The Lawbook Exchange has issued a catalogue containing 201 items of Recently Acquired Books, Manuscripts & Ephemera. All of these works have a legal connection, but many are not legal texts of interest primarily to lawyers. Many involve the law in the context of political issues of the day, or events like sensational trials. You won't need a law license to find items to fit your interests or collection. We will skip the more legalistic texts, like the one that covers 18th century laws about olives and olive oil, to focus on a few works with perhaps a broader appeal.
We start with an odd, and disturbing, broadside headed Execution of Stephen Merrill Clark, Which Took Place on Winter Island, Salem, on Thursday, May 10, 1821. It's one that may give pause to those who see the U.S. Constitution as a fixed, rather than evolving document. In 1821, the Eighth Amendment ban against cruel and unusual punishment evidently did not apply to this case. Stephen Merrill Clark was 16 years old when he committed his crime. That crime was to burn down a barn. No one died (except, obviously, Stephen Clark). The jury recommended the legally correct sentence be commuted but the court did not listen. The young teenager was executed, death not then being deemed cruel and unusual punishment for burning down a barn. However, it did lead to pressure for reform, and three decades later, only murder remained as a capital crime in Massachusetts. Item 8. $1,850.
America had several of its greatest orators in the Senate during the first half of the 19th century, but none exceeded the vocal powers of Massachusetts' Daniel Webster. Perhaps his most famous quote comes from his 1830 debate with South Carolina's Robert Hayne, debating nullification and the threat of South Carolina seceding: “Liberty and Union, now and forever, one and inseparable.” Item 43 is a copy of the Subscriber's Edition of The Works of Daniel Webster, six volumes. It was published in 1851. Webster has signed volume 1. Just in time. Webster died the following year after he fell off a horse. Item 43. $750.
The next is a classic, Sylvia Nuptials, by Turin law professor Giovanni Nevizzano. This is a fifth edition, published in 1540, the last edition published during the author's lifetime. It covers such issues as marriage as discussed in Roman and canon law. Professor Nevizzano had some strong views about women, modestly described by The Lawbook Exchange as “misogyny.” His generalizations about women are most unfair, though probably every man knows one woman he would unkindly describe as the bookseller has described Nevizzano's views: “In his opinion, women were enthusiastic and effective torturers of men. They were successful, he reasoned, because their bodies were created by Satan and inhabited by the souls of fallen angels.” Nevizzano had some liberal views for his day on issues such as fornication, believing it not to be a mortal sin. Evidently, the good professor did find some useful purposes for Satan's creation. The Church was unhappy and demanded he remove some offending passages in later editions. Eventually, the book ended up on the Papal Index. Item 135. $2,500.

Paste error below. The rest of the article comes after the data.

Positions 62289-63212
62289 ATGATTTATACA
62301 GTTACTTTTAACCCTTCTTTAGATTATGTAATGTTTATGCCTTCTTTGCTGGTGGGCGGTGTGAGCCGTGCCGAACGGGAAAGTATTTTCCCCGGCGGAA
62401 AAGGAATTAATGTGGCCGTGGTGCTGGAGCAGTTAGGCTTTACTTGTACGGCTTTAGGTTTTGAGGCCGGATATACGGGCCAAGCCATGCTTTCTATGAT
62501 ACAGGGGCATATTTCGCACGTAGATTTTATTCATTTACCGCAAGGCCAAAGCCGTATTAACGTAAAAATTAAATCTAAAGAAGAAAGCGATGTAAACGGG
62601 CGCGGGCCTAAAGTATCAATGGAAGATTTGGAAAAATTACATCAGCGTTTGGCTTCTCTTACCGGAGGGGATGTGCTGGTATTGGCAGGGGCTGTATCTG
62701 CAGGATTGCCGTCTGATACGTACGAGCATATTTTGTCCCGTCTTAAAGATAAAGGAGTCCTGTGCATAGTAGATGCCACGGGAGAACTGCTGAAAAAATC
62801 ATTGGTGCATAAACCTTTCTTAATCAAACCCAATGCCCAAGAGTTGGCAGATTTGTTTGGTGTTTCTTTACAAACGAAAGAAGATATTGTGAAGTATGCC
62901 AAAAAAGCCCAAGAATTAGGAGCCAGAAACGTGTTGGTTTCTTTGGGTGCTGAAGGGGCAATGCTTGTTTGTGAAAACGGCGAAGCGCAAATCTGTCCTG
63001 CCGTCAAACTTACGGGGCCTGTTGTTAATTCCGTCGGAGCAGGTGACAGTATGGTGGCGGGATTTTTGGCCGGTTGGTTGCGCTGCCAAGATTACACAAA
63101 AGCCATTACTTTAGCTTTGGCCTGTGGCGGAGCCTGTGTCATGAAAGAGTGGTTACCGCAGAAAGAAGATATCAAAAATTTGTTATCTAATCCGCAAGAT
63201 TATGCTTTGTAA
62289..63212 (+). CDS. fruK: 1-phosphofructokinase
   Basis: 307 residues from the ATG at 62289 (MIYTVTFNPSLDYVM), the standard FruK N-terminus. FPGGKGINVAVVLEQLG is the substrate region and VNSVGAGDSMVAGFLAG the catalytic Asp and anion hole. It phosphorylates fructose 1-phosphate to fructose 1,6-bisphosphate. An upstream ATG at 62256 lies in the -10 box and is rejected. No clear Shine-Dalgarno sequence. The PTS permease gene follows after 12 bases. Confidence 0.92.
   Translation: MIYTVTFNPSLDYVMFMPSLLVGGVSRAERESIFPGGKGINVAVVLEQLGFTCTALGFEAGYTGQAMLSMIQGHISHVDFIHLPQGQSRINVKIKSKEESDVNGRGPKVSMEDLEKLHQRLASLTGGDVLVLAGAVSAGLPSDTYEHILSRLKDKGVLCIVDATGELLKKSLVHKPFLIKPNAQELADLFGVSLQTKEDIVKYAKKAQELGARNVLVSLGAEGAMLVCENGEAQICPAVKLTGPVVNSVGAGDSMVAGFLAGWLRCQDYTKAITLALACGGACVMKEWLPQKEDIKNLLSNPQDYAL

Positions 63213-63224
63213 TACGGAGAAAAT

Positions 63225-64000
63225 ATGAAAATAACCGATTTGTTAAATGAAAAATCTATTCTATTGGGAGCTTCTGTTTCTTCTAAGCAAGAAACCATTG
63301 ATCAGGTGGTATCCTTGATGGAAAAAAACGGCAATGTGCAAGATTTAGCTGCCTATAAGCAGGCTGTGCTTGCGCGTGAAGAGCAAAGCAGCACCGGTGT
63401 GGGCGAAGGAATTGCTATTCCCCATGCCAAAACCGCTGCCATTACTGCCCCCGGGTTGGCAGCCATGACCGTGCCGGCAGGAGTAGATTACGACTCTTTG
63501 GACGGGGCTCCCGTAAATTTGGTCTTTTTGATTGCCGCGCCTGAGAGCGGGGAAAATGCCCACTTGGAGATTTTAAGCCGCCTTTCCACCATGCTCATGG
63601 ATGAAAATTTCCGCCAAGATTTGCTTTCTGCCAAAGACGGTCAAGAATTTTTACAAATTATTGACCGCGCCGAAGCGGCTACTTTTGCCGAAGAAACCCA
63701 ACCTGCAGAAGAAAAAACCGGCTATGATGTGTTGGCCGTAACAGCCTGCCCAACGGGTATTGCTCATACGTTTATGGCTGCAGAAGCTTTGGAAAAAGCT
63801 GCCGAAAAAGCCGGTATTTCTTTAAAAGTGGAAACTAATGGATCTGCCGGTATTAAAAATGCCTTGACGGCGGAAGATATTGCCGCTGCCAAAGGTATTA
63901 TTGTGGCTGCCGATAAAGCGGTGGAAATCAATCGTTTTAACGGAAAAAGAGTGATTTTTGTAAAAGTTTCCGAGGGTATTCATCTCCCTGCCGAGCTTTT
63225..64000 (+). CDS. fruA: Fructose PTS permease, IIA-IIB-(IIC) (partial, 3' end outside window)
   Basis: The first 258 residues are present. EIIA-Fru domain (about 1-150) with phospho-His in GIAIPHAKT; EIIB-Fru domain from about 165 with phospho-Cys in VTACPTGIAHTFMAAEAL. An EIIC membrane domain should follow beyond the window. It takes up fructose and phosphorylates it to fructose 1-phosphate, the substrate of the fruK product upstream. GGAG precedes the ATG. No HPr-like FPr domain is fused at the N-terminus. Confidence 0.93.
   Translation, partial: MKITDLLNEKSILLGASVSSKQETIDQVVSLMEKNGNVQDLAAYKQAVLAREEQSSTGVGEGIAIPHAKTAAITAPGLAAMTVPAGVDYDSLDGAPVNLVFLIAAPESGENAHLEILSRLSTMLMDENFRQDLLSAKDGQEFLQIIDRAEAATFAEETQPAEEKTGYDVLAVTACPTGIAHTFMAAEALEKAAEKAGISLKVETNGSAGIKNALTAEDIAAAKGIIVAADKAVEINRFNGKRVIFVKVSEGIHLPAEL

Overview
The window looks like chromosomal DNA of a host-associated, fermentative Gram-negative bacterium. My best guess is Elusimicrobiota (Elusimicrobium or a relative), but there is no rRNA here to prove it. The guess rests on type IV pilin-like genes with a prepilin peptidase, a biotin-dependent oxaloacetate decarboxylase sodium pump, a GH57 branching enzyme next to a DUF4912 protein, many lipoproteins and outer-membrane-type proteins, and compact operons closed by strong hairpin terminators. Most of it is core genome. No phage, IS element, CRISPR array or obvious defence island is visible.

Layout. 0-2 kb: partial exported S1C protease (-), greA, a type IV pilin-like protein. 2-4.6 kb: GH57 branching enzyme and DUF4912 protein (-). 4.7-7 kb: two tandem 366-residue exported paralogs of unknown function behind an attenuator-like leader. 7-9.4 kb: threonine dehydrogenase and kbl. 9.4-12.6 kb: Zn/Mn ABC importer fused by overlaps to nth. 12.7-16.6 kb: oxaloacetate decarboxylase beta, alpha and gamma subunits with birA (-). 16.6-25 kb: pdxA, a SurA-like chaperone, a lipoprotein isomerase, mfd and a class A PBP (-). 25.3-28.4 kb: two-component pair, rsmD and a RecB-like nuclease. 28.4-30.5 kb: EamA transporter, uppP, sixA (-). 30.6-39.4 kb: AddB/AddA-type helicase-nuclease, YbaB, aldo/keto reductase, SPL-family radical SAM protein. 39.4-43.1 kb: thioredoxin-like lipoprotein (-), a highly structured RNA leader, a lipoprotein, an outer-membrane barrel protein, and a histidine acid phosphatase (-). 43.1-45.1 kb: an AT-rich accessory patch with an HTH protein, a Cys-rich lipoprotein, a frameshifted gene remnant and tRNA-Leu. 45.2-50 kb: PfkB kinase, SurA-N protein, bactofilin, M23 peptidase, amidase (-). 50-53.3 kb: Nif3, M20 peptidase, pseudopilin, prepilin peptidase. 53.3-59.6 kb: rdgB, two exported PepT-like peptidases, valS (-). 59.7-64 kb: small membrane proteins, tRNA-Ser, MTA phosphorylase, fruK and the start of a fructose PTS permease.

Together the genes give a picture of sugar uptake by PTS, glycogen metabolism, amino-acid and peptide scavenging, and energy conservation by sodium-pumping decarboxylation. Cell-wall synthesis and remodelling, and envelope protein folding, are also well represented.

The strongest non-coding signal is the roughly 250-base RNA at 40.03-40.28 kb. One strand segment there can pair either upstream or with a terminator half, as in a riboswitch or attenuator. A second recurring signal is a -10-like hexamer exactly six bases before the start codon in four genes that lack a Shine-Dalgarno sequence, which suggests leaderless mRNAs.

Item 165 is an abolitionist book, A Escravidao, O Clero e Abolicionismo, by Luiz Anselmo Fonseca. It calls for an abolition of slavery in Brazil, citing mainly legal, but also theological sources. The book was controversial at the time, though one wonders how abolition could have still been controversial. The year was 1887, and by then, every other nation in the Western Hemisphere had abolished slavery. Brazil did the same the following year. $950.
Next is an instructive compendium of Jewish law, as observed in England at the turn of the 18th century. Item 45 is Discourses of the Ecclesiastical and Civil Polity of the Jews, by Isaac Abendana, published in 1709. It is a second and final edition. Abendana was a rabbi from the Sephardic community, leading the Spanish-Portuguese synagogue. He also taught Hebrew at Cambridge and was a prolific writer. He was the Jewish community's premier authority of the time. $2,000.
Here is a remnant from an ecclesiastical battle at a moment when England was about to embark on a major religious conversion. The title is A Vindication of the Proceedings of His Majesties Ecclesiastical Commissioners, Against the Bishop of London, And the Fellows of Magdalen-College. In 1687, King James II interfered with the election of a president for the college. The result was the Fellows were forced at accept the Catholic King's wishes to install the pro-Catholic Bishop of Oxford as President. The King was not satisfied, demanding the Fellows admit their wrongdoing in at first trying to block the appointment and then ask for his pardon. Most refused, and were replaced by Catholic Fellows. The author of this tract, Henry Care, was a Protestant, and once vehemently so, but by this time he had mellowed and become sympathetic to Catholics, writing this defense of the King's Ecclesiastical Commissioners. James won this battle, but soon lost the war. In the following year – 1688 - James would be overthrown in the Glorious Revolution, this book would be published, and Henry Care died. Item 55. $350.